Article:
In addition, Parliament passed new laws that disrupted Virginia's economy. The Navigation Acts in the 1650's excluded the Dutch from trading in Virginia. Banning Dutch ships reduced competition for purchasing Virginia's tobacco. Monopoly control by English shippers led to lower prices for the colony's primary export, and higher costs for goods imported from Europe and the Caribbean.2

Parliament sent a fleet across the Atlantic Ocean and took control over the Virginia colony in 1652. Governor William Berkeley retired to his mansion at Green Springs and a Puritan, Richard Bennett, took his place. Existing land titles of the royalists in Virginia were not challenged by Governor Bennett, but the 1649 Northern Neck land grant was ignored.

No matter which side was in control in London, leaders of the colony in Jamestown felt no obligation to seven "proprietors" across the ocean with just a paper claim to a large percentage of Virginia. Prior to the arrival of the Parliamentary fleet, Governor William Berkeley and the General Assembly - still loyal to Charles II - had created Lancaster County in 1651. In 1653 the General Assembly created two new counties in the Northern Neck. Northumberland County was split and Westmoreland County formed in 1653. In 1656, Lancaster County was divided and a new county created named Rappahannock (now Essex and Richmond counties).3

In England, Parliament did seize the property of the king's allies, including the estates of Sir John Culpeper. Charles II established his right to that seized property after the Restoration in 1660, but Sir John Culpeper died soon afterwards. His son Thomas, the Second Lord Culpeper, then inherited the significant Culpeper claims for repayment of £12,000 from the king, in addition to his father's 1/6th share of the Northern Neck grant.

In 1669, four of the Northern Neck proprietors (but not the heirs of the two Culpepers) negotiated a 21-year renewal of the grant from Charles II. That renewal clarified the claim to land in Virginia was still valid despite the confusion of the English Civil War, but the land was still far away across the Atlantic Ocean. Through the headrights process based in Jamestown, colonists were acquiring land within the boundaries of the Northern Neck grant without having to pay the grantees.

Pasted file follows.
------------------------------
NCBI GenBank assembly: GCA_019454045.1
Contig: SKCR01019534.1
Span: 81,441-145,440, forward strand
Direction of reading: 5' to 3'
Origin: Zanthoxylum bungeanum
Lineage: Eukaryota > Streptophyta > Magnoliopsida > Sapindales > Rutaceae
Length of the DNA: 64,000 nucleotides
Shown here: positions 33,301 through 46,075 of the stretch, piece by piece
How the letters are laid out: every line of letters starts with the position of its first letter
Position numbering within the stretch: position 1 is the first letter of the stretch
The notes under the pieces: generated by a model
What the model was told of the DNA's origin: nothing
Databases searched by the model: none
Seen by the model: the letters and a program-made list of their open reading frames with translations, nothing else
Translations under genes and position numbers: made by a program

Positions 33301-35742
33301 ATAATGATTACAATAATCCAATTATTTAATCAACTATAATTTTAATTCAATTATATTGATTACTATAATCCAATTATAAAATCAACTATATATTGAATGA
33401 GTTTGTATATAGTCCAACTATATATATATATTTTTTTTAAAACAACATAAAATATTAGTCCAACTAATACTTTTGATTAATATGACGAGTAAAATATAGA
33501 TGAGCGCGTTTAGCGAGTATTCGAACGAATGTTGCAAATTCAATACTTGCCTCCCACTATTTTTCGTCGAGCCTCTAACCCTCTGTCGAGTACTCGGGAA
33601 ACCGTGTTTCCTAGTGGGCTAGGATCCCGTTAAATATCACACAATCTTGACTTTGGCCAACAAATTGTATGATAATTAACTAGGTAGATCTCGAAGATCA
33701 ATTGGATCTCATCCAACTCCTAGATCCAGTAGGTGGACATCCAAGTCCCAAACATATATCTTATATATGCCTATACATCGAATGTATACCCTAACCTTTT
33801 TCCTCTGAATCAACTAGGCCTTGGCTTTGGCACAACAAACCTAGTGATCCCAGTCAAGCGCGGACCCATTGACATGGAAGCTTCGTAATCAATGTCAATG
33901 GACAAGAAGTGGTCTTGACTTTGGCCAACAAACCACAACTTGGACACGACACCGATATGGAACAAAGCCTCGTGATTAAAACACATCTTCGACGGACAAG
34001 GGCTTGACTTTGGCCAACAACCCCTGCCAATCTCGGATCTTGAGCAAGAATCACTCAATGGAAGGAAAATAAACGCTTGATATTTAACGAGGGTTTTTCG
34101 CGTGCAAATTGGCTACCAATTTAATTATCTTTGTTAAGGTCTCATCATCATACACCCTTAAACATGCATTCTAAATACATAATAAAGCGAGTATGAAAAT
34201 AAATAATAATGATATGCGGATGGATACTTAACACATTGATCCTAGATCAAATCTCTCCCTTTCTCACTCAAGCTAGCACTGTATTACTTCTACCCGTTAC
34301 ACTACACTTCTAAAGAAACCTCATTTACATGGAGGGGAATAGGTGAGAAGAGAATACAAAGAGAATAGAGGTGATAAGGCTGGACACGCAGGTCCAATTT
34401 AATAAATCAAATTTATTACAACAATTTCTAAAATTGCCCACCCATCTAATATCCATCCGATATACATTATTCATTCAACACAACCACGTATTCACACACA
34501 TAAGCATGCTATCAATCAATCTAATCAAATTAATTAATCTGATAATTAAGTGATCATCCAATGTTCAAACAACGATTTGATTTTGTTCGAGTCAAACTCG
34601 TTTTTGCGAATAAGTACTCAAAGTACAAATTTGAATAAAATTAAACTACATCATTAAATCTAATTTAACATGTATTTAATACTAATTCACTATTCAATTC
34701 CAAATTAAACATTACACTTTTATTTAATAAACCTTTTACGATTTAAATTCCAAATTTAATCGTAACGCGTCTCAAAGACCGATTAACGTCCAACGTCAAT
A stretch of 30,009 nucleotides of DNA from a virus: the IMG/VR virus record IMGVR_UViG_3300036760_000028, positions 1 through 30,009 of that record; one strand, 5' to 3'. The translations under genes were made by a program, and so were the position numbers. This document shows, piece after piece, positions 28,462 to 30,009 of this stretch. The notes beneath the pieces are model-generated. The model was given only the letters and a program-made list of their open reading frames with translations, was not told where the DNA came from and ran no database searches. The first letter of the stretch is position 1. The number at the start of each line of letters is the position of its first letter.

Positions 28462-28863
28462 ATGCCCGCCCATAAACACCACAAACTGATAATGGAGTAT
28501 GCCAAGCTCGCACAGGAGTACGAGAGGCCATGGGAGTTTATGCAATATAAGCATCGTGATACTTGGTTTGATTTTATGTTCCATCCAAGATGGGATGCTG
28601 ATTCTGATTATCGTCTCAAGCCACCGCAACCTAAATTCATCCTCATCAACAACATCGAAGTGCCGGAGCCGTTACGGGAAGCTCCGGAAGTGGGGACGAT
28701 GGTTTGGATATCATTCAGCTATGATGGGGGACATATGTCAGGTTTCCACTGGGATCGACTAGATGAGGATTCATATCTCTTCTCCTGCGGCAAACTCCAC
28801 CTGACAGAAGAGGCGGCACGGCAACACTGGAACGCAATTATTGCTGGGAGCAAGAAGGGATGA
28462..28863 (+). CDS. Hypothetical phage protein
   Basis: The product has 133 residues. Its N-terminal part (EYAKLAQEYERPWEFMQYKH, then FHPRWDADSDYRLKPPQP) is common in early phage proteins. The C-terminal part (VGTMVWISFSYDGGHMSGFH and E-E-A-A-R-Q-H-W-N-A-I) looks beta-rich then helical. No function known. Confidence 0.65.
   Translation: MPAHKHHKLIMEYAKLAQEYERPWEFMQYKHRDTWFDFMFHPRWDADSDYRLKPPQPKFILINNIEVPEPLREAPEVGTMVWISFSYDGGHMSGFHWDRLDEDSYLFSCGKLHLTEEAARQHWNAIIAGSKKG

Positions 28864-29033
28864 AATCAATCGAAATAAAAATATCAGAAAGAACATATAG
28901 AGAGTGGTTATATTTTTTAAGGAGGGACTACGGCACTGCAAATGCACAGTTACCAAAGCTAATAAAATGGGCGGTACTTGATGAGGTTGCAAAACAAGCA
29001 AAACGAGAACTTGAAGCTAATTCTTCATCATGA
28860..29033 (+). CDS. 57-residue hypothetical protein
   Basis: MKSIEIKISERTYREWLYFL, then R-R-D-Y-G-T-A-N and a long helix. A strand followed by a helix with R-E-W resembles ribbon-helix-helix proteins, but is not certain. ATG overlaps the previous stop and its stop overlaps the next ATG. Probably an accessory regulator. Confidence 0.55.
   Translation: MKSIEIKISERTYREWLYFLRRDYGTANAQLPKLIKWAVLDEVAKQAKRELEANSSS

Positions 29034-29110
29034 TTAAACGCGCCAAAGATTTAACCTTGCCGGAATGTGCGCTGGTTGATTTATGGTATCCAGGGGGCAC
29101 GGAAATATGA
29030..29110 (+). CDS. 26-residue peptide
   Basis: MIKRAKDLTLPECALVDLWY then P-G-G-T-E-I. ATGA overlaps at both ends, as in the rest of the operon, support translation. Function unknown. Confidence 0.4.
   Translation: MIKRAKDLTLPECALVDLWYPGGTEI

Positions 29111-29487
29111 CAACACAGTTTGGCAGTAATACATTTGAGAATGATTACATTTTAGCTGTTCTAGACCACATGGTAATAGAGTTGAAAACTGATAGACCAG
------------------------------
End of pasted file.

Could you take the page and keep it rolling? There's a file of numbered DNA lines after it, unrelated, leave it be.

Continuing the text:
The 1669 renewal of the grant declared that transfers of land made by the governor and his council in Jamestown prior to September 21, 1661 would remain valid. However, settlers and speculators with patents issued after that date were required to re-purchase their land, this time paying the grantees.4

Sir Thomas Culpeper saw an opportunity to increase the value of that grant. The other grantees were focused on more-immediate opportunities for gaining wealth in England, so he was able to acquire four of the five shares owned by others. Together with the 1/6th that he inherited, Sir Thomas Culpeper owned 5/6ths of the grant by 1681. His cousin Alexander Culpeper owned the last 1/6th, but acted as a silent partner while Sir Thomas Culpeper managed the grant.

Making a profit from the grant required selling land and collecting quitrents, which were the equivalent of modern annual property taxes. Land sales and quitrent collection could no be accomplished from England; a local agent in Virginia was essential.

The first Northern Neck land agent hired by Lord Culpeper was Thomas Kirton. He opened the initial land office in Northumberland County, and maintained it between 1670 to 1673. William Aretkin served between 1673-1677. Between 1677-1689, Daniel Parke and Nicholas Spencer were the agents, and they maintained the office in Westmoreland County. Philip Ludwell served as agent from 1690-1693. George Brent and William Fitzhugh moved the land office to Woodstock when they became agents in 1693.5

Buyers interested in land south of the Rappahannock River always went go to Jamestown (Williamsburg after 1699) to pay quitrents or to purchase land at the land office operated by the colonial government. After Lord Culpeper hired his first land agent, buyers interested in land between the Rappahannock and Potomac Rivers went to a separate Northern Neck land office that was located, logically enough, in the Northern Neck. The specific site of that land office changed as different people served as the agent. The last one (1762-1781) was west of the Blue Ridge near the Shenandoah River, but still within the boundaries of the grant.

Lord Culpeper saw opportunity in Virginia that went beyond control of the Northern Neck. He decided to use his influence with Charles II to increase his wealth through land sales and collection of quitrents from the entire colony.

In 1673 he and Henry Bennett, the very influential Earl of Arlington, obtained another grant from King Charles II. The additional 1673 grant gave Culpeper and Arlington the right to sell the land and collect the quitrents from the rest of Virginia - outside of Culpeper's existing grant to the Northern Neck - for the next 31 years.

Under the terms of the new grant, the colonial government in Jamestown would remain responsible for administrative and judicial decisions as well as military defense, but all revenue based on Virginia land would flow to Culpeper and Arlington. The governor and General Assembly in the colonial capital would be limited to fees on shipping and taxes imposed on imports/exports, plus "poll" taxes imposed on all residents separate from their ownership of land.